If You Like Steely Dan…

steely dan and snarky puppy

Editor’s Note: Most CultureSonar readers are avid music fans, so we’re trying a little experiment. We plan to run an irregular series of “If You Like…” posts, where we suggest new music compatible with some of our favorite classic artists. Here’s our first shot. Please let us know what you think!


Along with many others of my generation, I’m a huge fan of Steely Dan. Their work is, I believe, the most successful blend of jazz and pop rock ever created. Others in the same era worked the same general territory – the great Stevie Wonder, Joni Mitchell, Seals and Croft, heck even Kenny Loggins, all used jazz harmonies and arranging techniques to lend complexity and richness to their songs. But Steely Dan worked very hard to bring jazz-rock composition to a new and higher level, and their best recordings are just immaculate – catchy and funky and fun, but stuffed to the gills with detail and creative choices; deeply grounded in extended jazz harmony and band writing, but in close touch with the culture and songwriting of the 70s.

As a musician and songwriter who has worked in both jazz and pop forms, I marvel at their ability to occupy both spaces simultaneously, and I always hope to find new artists who can operate at their level. It’s a hard thing to do. So much pop-inflected jazz slides into what acquaintances at Berklee derisively called “fuzak,” a bland smooth jazz confection. And so much jazz-inflected pop and rock feels forced, with plenty of chords and lots of nifty digressions, but lacking a sense of unity and direction – too clever by half.

I can name one current musical group that successfully mines the same vein as Steely Dan, though there are significant differences in their approach, and arguably some crucial flaws.

Snarky Puppy formed in 2004 at the University of North Texas (my spouse’s musical alma mater as it happens). They are led by bassist and composer Michael League, who writes about 80 percent of the group’s material. There is a small core of players, but about 40 who are contributors. This is reminiscent of Steely Dan’s heavy reliance on a large group of studio musicians to realize their ideas.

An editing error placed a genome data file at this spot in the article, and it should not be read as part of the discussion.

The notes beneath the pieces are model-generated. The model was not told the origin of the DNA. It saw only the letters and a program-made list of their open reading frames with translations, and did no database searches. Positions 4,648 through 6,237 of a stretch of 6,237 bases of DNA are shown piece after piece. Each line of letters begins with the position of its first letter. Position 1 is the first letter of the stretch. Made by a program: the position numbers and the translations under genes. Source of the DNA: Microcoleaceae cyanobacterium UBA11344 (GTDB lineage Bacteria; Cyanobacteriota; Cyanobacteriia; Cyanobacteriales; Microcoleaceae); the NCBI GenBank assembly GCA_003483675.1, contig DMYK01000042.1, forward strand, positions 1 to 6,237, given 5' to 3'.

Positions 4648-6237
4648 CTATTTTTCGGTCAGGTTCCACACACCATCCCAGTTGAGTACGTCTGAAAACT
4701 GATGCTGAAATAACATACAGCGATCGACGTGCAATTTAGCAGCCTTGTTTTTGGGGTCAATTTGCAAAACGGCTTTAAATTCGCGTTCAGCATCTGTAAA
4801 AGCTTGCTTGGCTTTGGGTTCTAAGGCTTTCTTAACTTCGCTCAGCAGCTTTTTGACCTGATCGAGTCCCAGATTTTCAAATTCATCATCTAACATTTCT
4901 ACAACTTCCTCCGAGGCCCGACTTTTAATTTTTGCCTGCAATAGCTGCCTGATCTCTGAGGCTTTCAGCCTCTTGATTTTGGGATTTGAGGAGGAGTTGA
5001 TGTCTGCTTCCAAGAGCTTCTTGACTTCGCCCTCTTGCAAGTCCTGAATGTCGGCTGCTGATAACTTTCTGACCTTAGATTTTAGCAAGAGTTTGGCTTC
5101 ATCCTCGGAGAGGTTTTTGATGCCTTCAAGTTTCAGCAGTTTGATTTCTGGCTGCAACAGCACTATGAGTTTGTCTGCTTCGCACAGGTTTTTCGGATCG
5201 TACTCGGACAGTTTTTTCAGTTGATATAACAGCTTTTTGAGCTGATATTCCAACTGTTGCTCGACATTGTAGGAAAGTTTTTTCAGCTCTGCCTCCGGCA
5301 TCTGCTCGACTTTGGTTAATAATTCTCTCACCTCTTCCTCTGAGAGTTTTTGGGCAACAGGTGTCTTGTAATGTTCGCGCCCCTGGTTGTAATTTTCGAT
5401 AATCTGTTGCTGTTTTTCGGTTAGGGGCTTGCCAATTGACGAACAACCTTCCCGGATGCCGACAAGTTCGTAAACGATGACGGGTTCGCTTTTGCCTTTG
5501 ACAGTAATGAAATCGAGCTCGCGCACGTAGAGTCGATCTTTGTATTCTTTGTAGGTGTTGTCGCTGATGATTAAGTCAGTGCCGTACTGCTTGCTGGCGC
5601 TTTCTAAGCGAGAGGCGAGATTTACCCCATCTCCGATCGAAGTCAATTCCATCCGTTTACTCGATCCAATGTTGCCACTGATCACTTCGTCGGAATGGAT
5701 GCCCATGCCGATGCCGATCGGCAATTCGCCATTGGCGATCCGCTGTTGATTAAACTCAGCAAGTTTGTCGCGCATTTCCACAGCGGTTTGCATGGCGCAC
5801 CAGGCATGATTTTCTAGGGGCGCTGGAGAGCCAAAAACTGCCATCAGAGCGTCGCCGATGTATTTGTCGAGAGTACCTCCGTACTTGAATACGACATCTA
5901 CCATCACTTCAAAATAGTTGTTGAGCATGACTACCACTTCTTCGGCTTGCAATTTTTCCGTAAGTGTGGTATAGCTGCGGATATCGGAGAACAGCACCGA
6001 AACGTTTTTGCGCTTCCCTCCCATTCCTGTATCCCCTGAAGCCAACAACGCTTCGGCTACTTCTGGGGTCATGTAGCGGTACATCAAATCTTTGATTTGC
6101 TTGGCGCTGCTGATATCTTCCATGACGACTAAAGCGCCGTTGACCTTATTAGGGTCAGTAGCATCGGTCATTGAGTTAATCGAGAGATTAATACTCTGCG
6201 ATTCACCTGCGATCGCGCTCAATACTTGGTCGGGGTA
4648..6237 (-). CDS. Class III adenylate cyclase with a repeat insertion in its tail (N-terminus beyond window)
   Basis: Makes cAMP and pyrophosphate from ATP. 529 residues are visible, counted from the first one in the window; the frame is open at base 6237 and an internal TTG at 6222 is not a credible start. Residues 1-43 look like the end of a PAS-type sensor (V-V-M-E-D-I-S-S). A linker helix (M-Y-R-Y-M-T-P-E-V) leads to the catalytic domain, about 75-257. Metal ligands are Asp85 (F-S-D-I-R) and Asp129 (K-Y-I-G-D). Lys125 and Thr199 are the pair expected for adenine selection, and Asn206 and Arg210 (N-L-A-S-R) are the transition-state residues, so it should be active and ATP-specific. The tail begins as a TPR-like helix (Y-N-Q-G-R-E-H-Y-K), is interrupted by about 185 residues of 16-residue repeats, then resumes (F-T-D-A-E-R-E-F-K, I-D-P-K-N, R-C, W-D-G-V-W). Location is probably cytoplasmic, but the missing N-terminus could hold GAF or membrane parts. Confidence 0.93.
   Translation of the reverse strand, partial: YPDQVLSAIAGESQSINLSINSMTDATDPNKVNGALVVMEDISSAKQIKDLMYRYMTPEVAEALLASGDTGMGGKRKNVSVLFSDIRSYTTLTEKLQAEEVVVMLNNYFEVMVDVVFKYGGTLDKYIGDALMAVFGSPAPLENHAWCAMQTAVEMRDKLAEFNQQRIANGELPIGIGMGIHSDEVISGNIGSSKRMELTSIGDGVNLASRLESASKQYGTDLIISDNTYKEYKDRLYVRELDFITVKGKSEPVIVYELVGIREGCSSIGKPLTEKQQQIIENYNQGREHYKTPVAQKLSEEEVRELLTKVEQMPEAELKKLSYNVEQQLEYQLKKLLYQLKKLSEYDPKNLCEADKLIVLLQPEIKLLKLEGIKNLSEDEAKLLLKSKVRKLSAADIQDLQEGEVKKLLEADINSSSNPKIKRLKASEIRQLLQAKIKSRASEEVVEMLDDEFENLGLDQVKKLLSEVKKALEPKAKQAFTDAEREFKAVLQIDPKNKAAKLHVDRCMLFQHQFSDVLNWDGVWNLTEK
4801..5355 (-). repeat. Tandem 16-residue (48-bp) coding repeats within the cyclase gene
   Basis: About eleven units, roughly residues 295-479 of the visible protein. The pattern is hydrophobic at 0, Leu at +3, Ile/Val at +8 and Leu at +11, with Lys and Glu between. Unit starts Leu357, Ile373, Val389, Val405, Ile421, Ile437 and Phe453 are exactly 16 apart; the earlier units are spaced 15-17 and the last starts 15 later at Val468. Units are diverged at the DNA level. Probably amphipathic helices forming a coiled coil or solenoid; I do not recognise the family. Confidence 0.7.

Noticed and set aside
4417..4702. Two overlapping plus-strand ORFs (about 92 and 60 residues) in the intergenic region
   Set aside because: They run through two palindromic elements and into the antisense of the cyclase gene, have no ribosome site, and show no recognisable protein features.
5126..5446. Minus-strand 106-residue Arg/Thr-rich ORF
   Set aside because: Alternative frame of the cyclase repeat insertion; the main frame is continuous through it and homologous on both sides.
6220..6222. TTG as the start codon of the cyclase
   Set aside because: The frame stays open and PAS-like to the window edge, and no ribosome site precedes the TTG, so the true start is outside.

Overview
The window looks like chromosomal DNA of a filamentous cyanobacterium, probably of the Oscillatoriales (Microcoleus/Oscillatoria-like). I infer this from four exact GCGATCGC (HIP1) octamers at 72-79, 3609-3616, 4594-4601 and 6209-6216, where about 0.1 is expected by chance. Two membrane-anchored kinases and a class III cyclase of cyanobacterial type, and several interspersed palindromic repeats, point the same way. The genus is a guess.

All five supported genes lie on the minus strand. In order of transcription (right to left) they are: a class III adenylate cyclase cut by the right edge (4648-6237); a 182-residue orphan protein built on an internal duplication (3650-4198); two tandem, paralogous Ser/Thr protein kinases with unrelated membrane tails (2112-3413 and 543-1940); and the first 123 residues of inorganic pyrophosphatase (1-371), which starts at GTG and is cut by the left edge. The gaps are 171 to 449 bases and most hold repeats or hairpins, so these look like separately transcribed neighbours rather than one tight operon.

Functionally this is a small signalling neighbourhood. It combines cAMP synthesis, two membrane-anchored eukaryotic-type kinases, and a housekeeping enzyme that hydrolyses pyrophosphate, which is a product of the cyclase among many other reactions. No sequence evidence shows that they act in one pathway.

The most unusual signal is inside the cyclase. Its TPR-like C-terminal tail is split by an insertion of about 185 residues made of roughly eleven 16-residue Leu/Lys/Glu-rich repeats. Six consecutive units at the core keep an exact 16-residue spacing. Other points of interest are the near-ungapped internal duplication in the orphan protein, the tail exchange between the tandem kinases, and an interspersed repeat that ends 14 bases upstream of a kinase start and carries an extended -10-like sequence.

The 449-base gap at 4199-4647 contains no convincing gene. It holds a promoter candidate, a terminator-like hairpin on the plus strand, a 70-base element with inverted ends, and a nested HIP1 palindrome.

Their music is quite diverse from song to song, but almost always features elements of recent pop, a smattering of guitar rock, and funk-based synth playing, all embedded in a dense jazz harmonic structure. There are big leaps in tone and density within most of the pieces, and consistently high level playing. The harmonic writing in particular is hard to match elsewhere – among pop artists established since 1980, only Prince comes to mind. Guest artists provide vocals on some of the material, but here is where the most obvious difference between Steely Dan and Snarky Puppy lies, and I would argue the latter’s biggest weakness.

Steely Dan succeeded to a great extent because of the strong point of view and tone provided by Donald Fagen’s lyrics and singing style. He was a highly skilled poet, and a keen observer of contemporary life. His nasal, dare I say snarky take on the foibles of American culture and counter-culture created a consistent atmosphere, and had a way of drawing the listener into a plausible and compelling world.

Snarky Puppy’s lyrics and vocals, on the other hand, suffer from a certain nebulousness, and lack a strong point of view. They are written and sung by multiple vocalists, denying the band a unifying narrative voice. Additionally, much of the material is purely instrumental, which is doubtless off-putting to many.

Despite these objections, I find Snarky Puppy’s music consistently engaging and surprising, and while I may have to keep waiting for the next Steely Dan, if such a thing is even possible, there is a whole lot for fans of jazz-rock to celebrate in the work of this ambitious collective.

Ken Hymes

PS. For more on one of Snarky Puppy’s enjoyable recent albums, check out our post A Different Type of Family Dinner. And for an in-depth look at one of Steely Dan’s greatest hits, check out Steely Dan’s “Aja”: Eight Minutes of Genius.

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